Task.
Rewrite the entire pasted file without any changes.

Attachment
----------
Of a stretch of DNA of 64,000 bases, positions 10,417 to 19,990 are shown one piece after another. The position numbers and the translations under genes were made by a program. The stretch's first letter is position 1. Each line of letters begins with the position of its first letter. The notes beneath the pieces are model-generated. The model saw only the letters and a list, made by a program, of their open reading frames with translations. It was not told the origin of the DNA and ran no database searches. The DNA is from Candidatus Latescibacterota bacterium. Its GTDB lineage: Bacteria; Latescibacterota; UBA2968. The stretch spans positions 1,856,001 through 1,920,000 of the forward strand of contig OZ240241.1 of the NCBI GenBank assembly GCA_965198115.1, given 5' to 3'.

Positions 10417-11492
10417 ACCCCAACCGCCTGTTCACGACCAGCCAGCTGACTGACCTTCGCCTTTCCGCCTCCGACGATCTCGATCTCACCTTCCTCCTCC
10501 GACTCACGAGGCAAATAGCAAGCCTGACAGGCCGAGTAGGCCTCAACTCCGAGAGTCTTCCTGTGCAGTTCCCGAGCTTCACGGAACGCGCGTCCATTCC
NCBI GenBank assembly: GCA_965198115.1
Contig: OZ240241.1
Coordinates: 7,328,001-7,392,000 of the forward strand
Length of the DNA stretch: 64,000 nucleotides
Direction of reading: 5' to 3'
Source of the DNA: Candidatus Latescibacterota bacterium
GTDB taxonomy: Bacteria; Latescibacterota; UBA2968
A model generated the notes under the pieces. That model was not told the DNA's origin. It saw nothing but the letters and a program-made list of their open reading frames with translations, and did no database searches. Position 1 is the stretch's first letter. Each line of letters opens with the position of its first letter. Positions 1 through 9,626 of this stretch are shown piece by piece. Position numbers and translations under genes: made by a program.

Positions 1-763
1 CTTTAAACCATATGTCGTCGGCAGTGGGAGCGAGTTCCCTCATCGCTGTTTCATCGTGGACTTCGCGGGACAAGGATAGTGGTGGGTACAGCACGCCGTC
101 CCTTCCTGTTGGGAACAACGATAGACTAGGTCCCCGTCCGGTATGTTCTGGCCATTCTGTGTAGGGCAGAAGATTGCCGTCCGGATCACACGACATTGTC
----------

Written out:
Of a stretch of DNA of 64,000 bases, positions 10,417 to 19,990 are shown one piece after another. The position numbers and the translations under genes were made by a program. The stretch's first letter is position 1. Each line of letters begins with the position of its first letter. The notes beneath the pieces are model-generated. The model saw only the letters and a list, made by a program, of their open reading frames with translations. It was not told the origin of the DNA and ran no database searches. The DNA is from Candidatus Latescibacterota bacterium. Its GTDB lineage: Bacteria; Latescibacterota; UBA2968. The stretch spans positions 1,856,001 through 1,920,000 of the forward strand of contig OZ240241.1 of the NCBI GenBank assembly GCA_965198115.1, given 5' to 3'.

Positions 10417-11492
10417 ACCCCAACCGCCTGTTCACGACCAGCCAGCTGACTGACCTTCGCCTTTCCGCCTCCGACGATCTCGATCTCACCTTCCTCCTCC
10501 GACTCACGAGGCAAATAGCAAGCCTGACAGGCCGAGTAGGCCTCAACTCCGAGAGTCTTCCTGTGCAGTTCCCGAGCTTCACGGAACGCGCGTCCATTCC
NCBI GenBank assembly: GCA_965198115.1
Contig: OZ240241.1
Coordinates: 7,328,001-7,392,000 of the forward strand
Length of the DNA stretch: 64,000 nucleotides
Direction of reading: 5' to 3'
Source of the DNA: Candidatus Latescibacterota bacterium
GTDB taxonomy: Bacteria; Latescibacterota; UBA2968
A model generated the notes under the pieces. That model was not told the DNA's origin. It saw nothing but the letters and a program-made list of their open reading frames with translations, and did no database searches. Position 1 is the stretch's first letter. Each line of letters opens with the position of its first letter. Positions 1 through 9,626 of this stretch are shown piece by piece. Position numbers and translations under genes: made by a program.

Positions 1-763
1 CTTTAAACCATATGTCGTCGGCAGTGGGAGCGAGTTCCCTCATCGCTGTTTCATCGTGGACTTCGCGGGACAAGGATAGTGGTGGGTACAGCACGCCGTC
101 CCTTCCTGTTGGGAACAACGATAGACTAGGTCCCCGTCCGGTATGTTCTGGCCATTCTGTGTAGGGCAGAAGATTGCCGTCCGGATCACACGACATTGTC